PHAB is a roaring success, and I congratulate the PHAB Board on its 10th anniversary. The future of the public's health is now brighter.” — Georges C. Benjamin, MD, Executive Director, American Public Health Association
ALEXANDRIA, Va. December 06, 2017
The Public Health Accreditation Board (PHAB) today celebrated 10 years of improving and protecting the health of communities by advancing the quality and performance of the nation's state, local, Tribal, and territorial public health departments. Since PHAB's incorporation in 2007 more than 213 million people across the United States — or nearly 70 percent of the U.S. population — are now reaping the benefits of being served by a health department that meets PHAB's rigorous national standards for delivering quality programs and services to their communities.
“We are celebrating this milestone today with immense gratitude to the hundreds of national, state, Tribal, and local public health practitioners who have helped PHAB in many capacities through the years,” PHAB President and CEO Kaye Bender, PhD, RN, FAAN, said at a celebratory event Dec. 6 at the National Press Club in Washington, D.C. “We also express our thanks to our funding partners, the Centers for Disease Control and Prevention and the Robert Wood Johnson Foundation, and to the many national public health organizations and stakeholders who have helped enhance PHAB's work.”
Health departments that achieve accreditation through PHAB demonstrate great leadership by voluntarily undergoing a rigorous, multi-faceted, peer-reviewed assessment process with the goal of using the feedback obtained during the process to improve the services they provide to their communities. To date, 211 public health departments and one statewide integrated local public health department system have achieved accreditation through PHAB, and another 162 health departments are going through the process. The process has remained voluntary since the organization's inception, with the cornerstone continuing to focus on quality improvement and performance management.
“Ten years ago, when we started on the journey to create a set of national accreditation standards and measures and an accreditation system based on quality improvement, most of us viewed this goal as audacious and daunting despite the generous support of CDC and RWJF,” said PHAB Board of Directors Chair Bud Nicola, MD. “The picture has changed since that beginning. Accredited health departments are experiencing the positive benefits of going through this accreditation process: public recognition, organizational improvement, accountability, improved staff morale, and readiness to compete. We are now celebrating a successful and accepted national system.”
A nonprofit and nongovernmental organization, PHAB continues to seek ways in which to document the impact of accreditation on accredited health departments and the communities they serve. A three-year evaluation of the impact of accreditation conducted by NORC at the University of Chicago found that accreditation continues to stimulate and foster health departments' commitment to quality improvement, performance management, overall accountability, transparency, documentation of capacity to deliver the Ten Essential Public Health Services, and improved relationships with partners in the community.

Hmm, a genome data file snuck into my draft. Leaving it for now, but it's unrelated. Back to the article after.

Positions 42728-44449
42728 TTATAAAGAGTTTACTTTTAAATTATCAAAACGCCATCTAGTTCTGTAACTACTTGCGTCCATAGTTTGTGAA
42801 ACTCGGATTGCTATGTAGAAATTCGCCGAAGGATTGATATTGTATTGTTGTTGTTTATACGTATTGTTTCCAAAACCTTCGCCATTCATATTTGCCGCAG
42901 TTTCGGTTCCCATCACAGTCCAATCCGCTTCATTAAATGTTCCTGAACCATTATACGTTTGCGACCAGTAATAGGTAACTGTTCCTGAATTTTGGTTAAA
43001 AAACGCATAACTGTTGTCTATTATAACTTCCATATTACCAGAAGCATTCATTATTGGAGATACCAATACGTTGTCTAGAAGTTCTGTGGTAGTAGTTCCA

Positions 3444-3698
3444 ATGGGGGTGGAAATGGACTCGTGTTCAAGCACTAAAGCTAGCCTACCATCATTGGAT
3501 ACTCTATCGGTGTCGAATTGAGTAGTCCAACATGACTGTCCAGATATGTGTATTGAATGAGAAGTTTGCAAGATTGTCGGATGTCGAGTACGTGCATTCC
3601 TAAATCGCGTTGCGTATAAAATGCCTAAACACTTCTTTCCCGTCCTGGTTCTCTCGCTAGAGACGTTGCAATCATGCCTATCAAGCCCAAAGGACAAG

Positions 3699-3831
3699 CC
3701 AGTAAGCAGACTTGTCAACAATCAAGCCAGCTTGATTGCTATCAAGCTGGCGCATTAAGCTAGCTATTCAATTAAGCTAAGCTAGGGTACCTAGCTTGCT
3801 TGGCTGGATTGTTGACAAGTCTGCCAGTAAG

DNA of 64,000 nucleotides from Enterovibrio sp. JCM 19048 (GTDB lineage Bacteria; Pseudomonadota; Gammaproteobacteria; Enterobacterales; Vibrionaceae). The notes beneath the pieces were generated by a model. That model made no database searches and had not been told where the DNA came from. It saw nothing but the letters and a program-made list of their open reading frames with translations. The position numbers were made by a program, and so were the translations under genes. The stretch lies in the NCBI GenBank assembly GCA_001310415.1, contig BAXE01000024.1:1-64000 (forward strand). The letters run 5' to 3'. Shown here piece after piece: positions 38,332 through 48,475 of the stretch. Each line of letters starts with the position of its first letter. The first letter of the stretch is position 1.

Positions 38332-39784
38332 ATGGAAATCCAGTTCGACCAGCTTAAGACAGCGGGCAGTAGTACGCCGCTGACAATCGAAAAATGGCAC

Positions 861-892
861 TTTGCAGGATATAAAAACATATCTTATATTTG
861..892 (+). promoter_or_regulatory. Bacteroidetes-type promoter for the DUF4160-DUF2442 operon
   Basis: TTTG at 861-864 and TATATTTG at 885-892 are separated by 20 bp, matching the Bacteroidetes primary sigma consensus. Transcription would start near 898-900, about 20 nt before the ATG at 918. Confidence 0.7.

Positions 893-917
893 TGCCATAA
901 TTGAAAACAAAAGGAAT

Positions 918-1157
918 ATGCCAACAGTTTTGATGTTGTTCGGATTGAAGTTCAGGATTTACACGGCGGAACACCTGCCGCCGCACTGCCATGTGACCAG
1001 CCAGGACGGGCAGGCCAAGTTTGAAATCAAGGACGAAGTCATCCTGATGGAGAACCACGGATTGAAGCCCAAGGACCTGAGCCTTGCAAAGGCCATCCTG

“In 2007, the public health community implemented a program of quality improvement that was designed to document and enhance the performance of governmental public health departments through an evidence-based process of accreditation,” said Georges C. Benjamin, MD, Executive Director of the American Public Health Association. “Ten years later PHAB has proven this concept works. Public health agencies see this as value added, and now 70 percent of the U.S. population is covered by an accredited agency. In addition, we now have evidence that quality and agency performance are enhanced through the accreditation process. PHAB is a roaring success, and I congratulate the PHAB Board on its 10th anniversary. The future of the public's health is now brighter.”
Also reflecting on PHAB's success, Eric Ostermann, MPP, Executive Director of the National Association of Local Boards of Health, credited PHAB's work over the past decade for identifying and promoting a set of standards that guide local boards of health in their commitment to quality services.
“We are proud to see core functions of governance integrated throughout the accreditation program,” Ostermann said. “PHAB's work has clearly led to greater accountability and innovation in scores of communities throughout the country, collectively serving more than 213 million people. We are committed to continuing our support and assistance to both PHAB and those boards of health seeking their accreditation.”
Across the nation, public health departments are on the front lines of improving and protecting the health and well-being of people and communities. Health departments provide services aimed at promoting healthy behaviors; preventing diseases and injuries; ensuring access to safe food, water, clean air, and life-saving immunizations; and preparing for and responding to public health emergencies.
For more information, contact Teddi Nicolaus at (703) 778-4549 ext. 118, or email tnicolaus(at)phaboard(dot)org. Learn more about PHAB and accreditation at http://www.phaboard.org, and by signing up for the PHAB E-Newsletter.
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